Neil Turner's Blog

Blogging about technology and randomness since 2002

ImageOptim – even better image compression

Screenshot of ImageOptim

It’s been a couple of years since I wrote about ImageOptim – here’s my App of the Week review from May 2011. It’s a Mac frontend for a variety of tools for losslessly compressing image files – PNG, GIF and JPEG are all supported.

In the time since then the app has been updated; most recently with support for zopfli which further improves the compression of PNG images (or indeed any zip file for that matter). In my experience, zopfli is better than the other tools that ImageOptim supports – OptiPNG, PNGOUT, AdvPNG and PNGCrush – around two out of three times. However, ImageOptim will use all of them and then keep whichever resultant file is the smallest.

With me wiping and re-loading all of the data on the server recently, it’s given me the opportunity to run all of my old images through ImageOptim. Whilst this has only resulted in a few more megabytes of disk space being freed up, it will hopefully reduce the amount of data downloaded and make images appear more quickly on slower connections. In some cases, files which I had already put through ImageOptim in the past could be compressed even further, thanks to zopfli.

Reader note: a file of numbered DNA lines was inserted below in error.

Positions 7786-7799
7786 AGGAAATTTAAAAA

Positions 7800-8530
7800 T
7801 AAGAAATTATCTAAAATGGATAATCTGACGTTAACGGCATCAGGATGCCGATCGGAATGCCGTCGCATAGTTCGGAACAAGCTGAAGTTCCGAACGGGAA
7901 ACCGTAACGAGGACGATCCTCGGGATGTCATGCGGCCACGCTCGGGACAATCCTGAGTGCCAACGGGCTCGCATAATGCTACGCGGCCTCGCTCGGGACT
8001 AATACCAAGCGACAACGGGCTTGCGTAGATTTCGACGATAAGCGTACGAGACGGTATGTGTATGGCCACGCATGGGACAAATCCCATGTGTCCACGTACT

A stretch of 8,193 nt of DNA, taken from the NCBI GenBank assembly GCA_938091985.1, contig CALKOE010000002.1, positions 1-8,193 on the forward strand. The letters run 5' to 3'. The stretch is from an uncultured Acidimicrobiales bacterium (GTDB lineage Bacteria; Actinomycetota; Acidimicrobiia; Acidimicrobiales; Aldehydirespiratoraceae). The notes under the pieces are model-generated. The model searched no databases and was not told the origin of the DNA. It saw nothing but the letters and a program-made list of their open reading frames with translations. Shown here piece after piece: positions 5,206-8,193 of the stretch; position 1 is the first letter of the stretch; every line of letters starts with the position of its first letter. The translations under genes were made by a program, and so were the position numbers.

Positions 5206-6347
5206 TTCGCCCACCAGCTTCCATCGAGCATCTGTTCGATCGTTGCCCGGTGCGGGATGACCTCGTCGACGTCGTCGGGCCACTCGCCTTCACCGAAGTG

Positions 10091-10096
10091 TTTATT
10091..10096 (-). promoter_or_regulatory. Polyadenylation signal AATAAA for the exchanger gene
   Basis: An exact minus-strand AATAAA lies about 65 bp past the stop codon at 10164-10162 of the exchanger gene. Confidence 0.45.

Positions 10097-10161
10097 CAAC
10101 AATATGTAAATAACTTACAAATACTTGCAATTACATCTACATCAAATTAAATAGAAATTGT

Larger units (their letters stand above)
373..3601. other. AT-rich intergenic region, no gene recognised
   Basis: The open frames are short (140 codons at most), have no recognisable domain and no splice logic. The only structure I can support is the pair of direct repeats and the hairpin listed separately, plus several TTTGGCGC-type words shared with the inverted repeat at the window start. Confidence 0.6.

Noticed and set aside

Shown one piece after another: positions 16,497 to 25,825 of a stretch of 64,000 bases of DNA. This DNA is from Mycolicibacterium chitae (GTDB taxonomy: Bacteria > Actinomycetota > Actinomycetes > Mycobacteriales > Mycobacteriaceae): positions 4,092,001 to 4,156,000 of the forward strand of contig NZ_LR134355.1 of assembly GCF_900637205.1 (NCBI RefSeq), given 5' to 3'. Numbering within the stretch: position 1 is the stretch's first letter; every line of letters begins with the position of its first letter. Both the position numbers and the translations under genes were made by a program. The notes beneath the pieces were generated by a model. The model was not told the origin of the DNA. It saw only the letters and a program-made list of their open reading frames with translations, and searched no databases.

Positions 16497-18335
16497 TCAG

ImageOptim is free and open-source, and available to download for Mac computers from

From the same developer is another tool called ImageAlpha, which reduces the number of colours used in PNG files, and therefore reduces the file size. It’s separate because, unlike ImageOptim, it offers ‘lossy’ compression – the resultant file will lose some quality in the process. But, unless you zoom right in, it’s barely noticeable, and some significant file size reductions are possible. Plus, it can work in tandem with ImageOptim to make really small images. The screenshot used in this blog post has been through both tools and therefore the full-size image is only 23 kilobytes, rather than 185 as it would be uncompressed. I haven’t used ImageAlpha on many of my old, existing images – just those that were already quite large – but I have been using it for a few months on any new images that I’ve uploaded.

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